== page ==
In its spring issue, Foreign Policy, a US-based political magazine, published a list of the world’s 100 top public intellectuals in alphabetical order. The magazine then asked its readers to vote for those they deemed most deserving of the highest honours – 500,000 public votes later, an interesting fact emerged: the top 10 was dominated by intellectuals of the Muslim faith. Until the publication of the results of the vote, the only other American list in which Muslims dominated the ranking was the FBI’s Most Wanted Terrorists.
Foreign Policy’s rankings may have come about as a result of two powerful forces merging: the high degree of political awareness in the Middle East combined with what the magazine called the “Muslim Effect”. Ironically, Foreign Policy was cofounded by none other than Samuel P Huntington; the author of The Clash of Civilisations, which argued that post-Cold War conflicts were most likely to occur between the world’s major civilisations, such as the Western world and Islam.
Tune in to any international news channel and the chances are at least one of the headlines features negatively a part of the Muslim world, whether it is Afghanistan, Iraq, Iran, Pakistan or Palestine. Recently, and for a variety of reasons, even secular states such as Turkey and Indonesia have been receiving negative news coverage.
As a result of this continual bad press over the years, there has been a real sense among Muslims that they are being doubly victimised. First, the vast majority of casualties and injuries from worldwide terrorist attacks are Muslims. Second, law-abiding, moderate Muslims feel they are unfairly bundled casually – in official circles and the media – with extremists.
This isn’t the case with followers of other religions. For example, although the issue of faith played not a small part in the northern Ireland conflict, one never heard the description “Catholic terrorists”; nor do we casually refer to Italians, Greeks or the Spanish collectively as terrorists due to the actions of the Red Brigades, November 17 and ETA respectively.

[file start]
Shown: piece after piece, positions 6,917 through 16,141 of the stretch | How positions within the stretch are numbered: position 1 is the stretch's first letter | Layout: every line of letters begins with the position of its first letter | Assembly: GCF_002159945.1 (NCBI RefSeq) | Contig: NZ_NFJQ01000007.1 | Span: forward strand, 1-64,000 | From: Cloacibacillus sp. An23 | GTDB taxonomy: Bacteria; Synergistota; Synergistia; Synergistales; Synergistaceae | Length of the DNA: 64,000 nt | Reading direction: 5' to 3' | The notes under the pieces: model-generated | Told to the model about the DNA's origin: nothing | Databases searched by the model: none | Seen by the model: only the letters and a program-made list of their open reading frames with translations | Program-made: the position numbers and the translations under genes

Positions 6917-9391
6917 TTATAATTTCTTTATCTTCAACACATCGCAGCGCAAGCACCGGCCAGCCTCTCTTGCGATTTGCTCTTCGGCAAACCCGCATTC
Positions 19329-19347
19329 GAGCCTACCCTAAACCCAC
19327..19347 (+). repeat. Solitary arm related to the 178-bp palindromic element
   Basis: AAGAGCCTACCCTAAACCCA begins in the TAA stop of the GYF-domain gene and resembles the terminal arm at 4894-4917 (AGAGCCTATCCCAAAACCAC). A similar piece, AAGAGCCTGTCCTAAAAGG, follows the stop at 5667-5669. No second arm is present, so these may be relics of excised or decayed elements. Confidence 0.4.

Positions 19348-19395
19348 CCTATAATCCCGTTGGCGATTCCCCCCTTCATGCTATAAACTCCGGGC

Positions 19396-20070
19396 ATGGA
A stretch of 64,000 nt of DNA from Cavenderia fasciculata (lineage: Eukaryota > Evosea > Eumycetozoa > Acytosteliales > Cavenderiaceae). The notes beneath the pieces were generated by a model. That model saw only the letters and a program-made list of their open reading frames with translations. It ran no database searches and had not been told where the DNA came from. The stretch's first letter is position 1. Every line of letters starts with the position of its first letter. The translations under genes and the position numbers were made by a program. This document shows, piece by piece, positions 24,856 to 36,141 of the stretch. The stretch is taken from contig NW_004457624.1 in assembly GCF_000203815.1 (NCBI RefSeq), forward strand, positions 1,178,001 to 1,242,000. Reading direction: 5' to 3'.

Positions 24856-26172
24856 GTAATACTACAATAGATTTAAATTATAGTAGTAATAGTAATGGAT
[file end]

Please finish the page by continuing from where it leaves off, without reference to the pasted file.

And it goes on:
Many Muslims also feel their representatives aren’t doing enough to combat radicalisation within their communities, or in presenting the moderate face of Islam. Recently, a progressive Muslim proletariat class broke their silence, using modern tools such as the blogosphere, chat rooms and, indeed, the media to present a more civilised image of the faith.
Today, the number of internet users continues to increase in the Middle East, with the latest estimates putting the figure at 42 million in a region of 200 million people. Although the internet has been utilised as a recruiting tool for extremists (the Pentagon itself monitors close to 5,000 extremists sites), its use is mainly concentrated in wealthy states such Turkey and the Gulf region, where fluency in English and religious moderation is not uncommon in the educated young populations.
Such countries were included in a USA Today/Gallup Poll published in May, in which the results of an extensive six-year survey of Muslim opinions were released. When asked what they disliked most about the West, the answers included the denigration of Islam and Muslims. Extremism was what they admired least about their own societies, while the respect of human rights, gender equality and democracy was what they admired most about the West.
When asked what Muslims should do to improve relations with the West, the respondents answered that they must respect the West’s values of freedom of speech and religion, reduce and control extremism and terrorism, and to “modernise”. These results showed that Muslims and Westerners were more likely to agree than disagree, that a clash between their civilisations is not inevitable and that any conflict “is more about policy than principles”.
It is ultimately an issue of common sense: the West stands a better chance of defeating terrorist organisations if it ceases to bundle the moderates with extremists. The UK prime minister Gordon Brown realised this when he banned his government from using the word “Muslim” when referring to terrorists. It is time for other Western leaders to follow suit.
It is evident that the very progressive answers supplied verbally to USA Today/Gallup Poll were translated by hundreds of thousands of moderate Muslims into actionable votes and resulted in what Foreign Policy called the “Muslim Effect”. The magazine noted that “educated, upwardly mobile Muslims were eager to cast ballots” and ultimately voted in large groups to have Muslims such as Mohammed Yunus, Orhan Pamuk and Shirin Ebadi, all Nobel Prize laureates, top a list for a change instead of Osama bin Laden and the other usual suspects.
When given a real opportunity, Muslims voted for righteous Muslims in defiance of Huntington’s Clash of Civilisations.
That is the Muslim Effect.
Sultan Al Qassemi is a Sharjah-based businessman and graduate of the American University of Paris. He is the founder of Barjeel Securities in Dubai and Chairman of the Young Arab Leaders in the UAE